WENSHAN DISTRICT, TAIPEI — Shopping in Taiwan is an accountant’s dream, because there’s always a paper trail. My personal favorite? A NT$9 receipt for a small package of roasted chicken-flavored Cheetos. To put this in perspective, NT$9 is the equivalent of about $0.30 USD.
In fact, if you make a purchase — of nearly any size, in nearly any locale — and you walk away without a receipt, you’ll likely be chased down.
Every two months, that one receipt could be worth as much as NT$10M, or about $330,000 USD. It’s a system called the uniform invoice lottery, and each purchase is an automatic entry.
The system is a remarkably clever one, that has been in use for nearly 70 years. First started in 1951, the lottery was created as a way to compel shopkeepers in the newly formed Taiwan to keep their purchases on the books and thus, ensuring that all companies were paying their fair share of taxes. According to several sources, the theory behind the lottery was that if shoppers new that their receipts could be worth millions of dollars, they would demand receipts with every purchase and thus, shopkeepers would have to document all of their sales. By some reports, tax revenues for the Taiwanese central government increased nearly 75% in 1952, after implementing the lottery.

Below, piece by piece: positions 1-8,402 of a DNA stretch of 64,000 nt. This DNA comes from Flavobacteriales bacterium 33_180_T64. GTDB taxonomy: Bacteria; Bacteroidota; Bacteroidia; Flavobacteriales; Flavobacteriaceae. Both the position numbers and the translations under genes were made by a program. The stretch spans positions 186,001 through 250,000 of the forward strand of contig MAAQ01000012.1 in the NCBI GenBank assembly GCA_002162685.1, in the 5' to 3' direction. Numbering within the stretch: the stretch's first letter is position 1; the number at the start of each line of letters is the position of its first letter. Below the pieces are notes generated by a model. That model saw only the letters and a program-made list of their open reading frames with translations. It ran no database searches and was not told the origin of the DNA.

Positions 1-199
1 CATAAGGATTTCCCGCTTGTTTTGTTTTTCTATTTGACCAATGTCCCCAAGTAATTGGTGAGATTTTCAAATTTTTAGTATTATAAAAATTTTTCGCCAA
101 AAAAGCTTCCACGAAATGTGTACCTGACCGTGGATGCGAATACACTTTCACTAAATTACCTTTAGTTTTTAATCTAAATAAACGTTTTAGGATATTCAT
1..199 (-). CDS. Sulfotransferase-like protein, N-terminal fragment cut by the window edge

Perhaps even more interesting? The uniform invoice lottery can be one by anyone, including foreigners and visitors to Taiwan.
The lotteries generate a good deal of media attention, including in English-language Taiwanese media. A recent story in Taiwan News reported that from the November/December sales, 11 of 18 major prize tickets were still unclaimed, including two NT$10M tickets.
My favorite parts of the media coverage? Reports of the items purchased on each winning ticket. For example, the TN article above reports winning tickets for some pretty pedestrian purchases — each one worth in the millions of dollars.
- a receipt for a single bottle of mouthwash, for NT$159 (about $5 USD; New Taipei City)
- one milk tea, for NT$10 (about $0.30 USD; from a 7-Eleven in Taipei City)
- a parking space, for NT$60 (about $2 USD; Taipei City)
For many people however (and I’d classify myself as this person about 75% of the time), the receipts find a home in any one of many, many donation bins throughout the city.
I make a few donations to the GSWF box … but I do keep a few with me, just in case. =)